By Rebekah Williams
On May 9, as Union celebrated its 24th annual Steinmetz Symposium, students hurried from building to building to learn about student research from their friends and classmates.
The Steinmetz Symposium was named in honor of Charles Proteus Steinmetz. Steinmetz was a famous pioneer of electrical engineering, previous chair of Union’s Department of Electrical Engineering and champion of the liberal arts education.
The symposium honors Charles Steinmetz as it seeks to celebrate all the facets of higher education and interdisciplinarity.
Biology major Song My Hoang ’15 presented her research on Steinmetz Day. She has worked with Department of Biology’s Professor Quynh Chu-LaGraff since May 2013.
Their work centers on investigating the role of the protein non-muscle myosin II as it is involved with heart development, using chick embryos as their model organism.
The well-known, four-chambered heart develops in two phases: C-looping and S-looping. Their research is concerned only with S-looping.
“Many heart defects are caused by abnormal looping during heart development,” Hoang explained.
In order to investigate the role of non-muscle myosin II, Hoang employed its pharmaceutical inhibitor, Verapamil. Verapamil is an L-type calcium channel blocker used to treat hypertension and angina. It disrupts heart contraction and development by blocking actin-myosin binding.
Using chick embryos that had already undergone the first stage of heart development, C-looping, Hoang tested the role of non-muscle myosin II by observing what happened when its function was blocked.
Of all the chick embroys to be treated with Verapamil, none underwent S-looping. Rather, cardiac swelling and heartbeat cessation was observed.
Interestingly, the growth of the head and development of the spinal curvature, known as cervical flexure, were also hindered.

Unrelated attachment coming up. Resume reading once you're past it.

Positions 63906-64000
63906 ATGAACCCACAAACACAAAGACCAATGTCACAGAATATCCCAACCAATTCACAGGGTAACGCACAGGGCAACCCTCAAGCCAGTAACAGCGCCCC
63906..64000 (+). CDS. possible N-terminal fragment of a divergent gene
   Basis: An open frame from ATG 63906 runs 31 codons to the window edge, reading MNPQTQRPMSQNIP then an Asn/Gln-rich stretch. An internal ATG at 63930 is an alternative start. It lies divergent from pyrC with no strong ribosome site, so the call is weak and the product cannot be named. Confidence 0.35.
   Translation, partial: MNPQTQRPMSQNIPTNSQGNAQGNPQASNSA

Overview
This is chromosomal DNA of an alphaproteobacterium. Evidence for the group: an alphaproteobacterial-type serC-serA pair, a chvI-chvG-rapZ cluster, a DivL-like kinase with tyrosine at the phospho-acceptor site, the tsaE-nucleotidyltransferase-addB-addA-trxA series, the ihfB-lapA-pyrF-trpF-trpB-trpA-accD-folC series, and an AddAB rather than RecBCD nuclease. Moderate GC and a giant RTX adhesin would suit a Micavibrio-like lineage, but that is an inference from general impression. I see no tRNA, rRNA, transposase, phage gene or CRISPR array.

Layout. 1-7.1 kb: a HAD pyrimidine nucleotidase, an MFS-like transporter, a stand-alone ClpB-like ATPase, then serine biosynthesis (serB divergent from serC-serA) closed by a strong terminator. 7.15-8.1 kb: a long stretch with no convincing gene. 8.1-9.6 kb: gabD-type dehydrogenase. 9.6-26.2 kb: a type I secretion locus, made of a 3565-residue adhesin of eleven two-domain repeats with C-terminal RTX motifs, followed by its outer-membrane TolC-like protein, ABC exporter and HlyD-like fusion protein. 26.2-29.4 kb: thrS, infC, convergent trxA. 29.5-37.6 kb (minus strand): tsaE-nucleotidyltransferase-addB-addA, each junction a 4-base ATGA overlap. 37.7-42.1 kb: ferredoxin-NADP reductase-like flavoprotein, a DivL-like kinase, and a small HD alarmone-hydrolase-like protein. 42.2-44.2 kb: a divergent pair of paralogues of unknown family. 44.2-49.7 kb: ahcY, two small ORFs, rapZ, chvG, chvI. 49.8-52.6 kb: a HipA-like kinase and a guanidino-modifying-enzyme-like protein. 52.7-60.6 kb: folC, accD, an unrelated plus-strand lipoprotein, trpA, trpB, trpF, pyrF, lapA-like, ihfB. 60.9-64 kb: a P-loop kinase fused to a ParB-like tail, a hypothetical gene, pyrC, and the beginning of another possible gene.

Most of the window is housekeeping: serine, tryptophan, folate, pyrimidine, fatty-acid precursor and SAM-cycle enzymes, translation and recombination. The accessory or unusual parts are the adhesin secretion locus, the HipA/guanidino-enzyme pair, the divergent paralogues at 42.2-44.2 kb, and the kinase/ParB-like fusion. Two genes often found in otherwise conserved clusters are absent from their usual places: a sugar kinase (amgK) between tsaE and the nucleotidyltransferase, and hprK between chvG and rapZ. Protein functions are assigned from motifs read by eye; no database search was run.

Because they were also interested in the distribution and organization of actin, Hoang and Chu-LaGraff stained the chick embryos’ hearts for observation through a confocal microscope.
Chick embryos not treated with Verapamil were used as a control group. Those treated with Verapamil presented abnormal cytoskeletal protein arrangement compared to the control group, with large cavities present.
Thus, Hoang was able to conclude that non-muscle myosin II plays vital roles in S-looping of cardiac development, cervical flexure, head growth and cytoskeletal protein arrangement.
While presenting her research certainly allowed the rest of campus an exciting view into all that she learned, Hoang’s learning experience came from the research itself.
“The hardest part of the research was learning how to troubleshoot on my own. Much of the research was independent. I had to learn to ask questions and approach my advisor,” said Hoang.
A large portion of Hoang’s research was performed over the summer of 2013, thanks to the Undergraduate Summer Research Fellowship.
“I think all students should attempt to do research here, because it is a great application of the theoretical knowledge learned in class. It is only when you do practical, hands-on work that you really learn,” stated Hoang.
Partly due to this research, Song My Hoang has been accepted for a Summer Research Fellowship at the Mayo Clinic for this upcoming summer.
Through her research with Professor Chu-LaGraff, Hoang has developed an appreciation for research and has realized how much she enjoys its human applications, leading her in the direction of the medical field.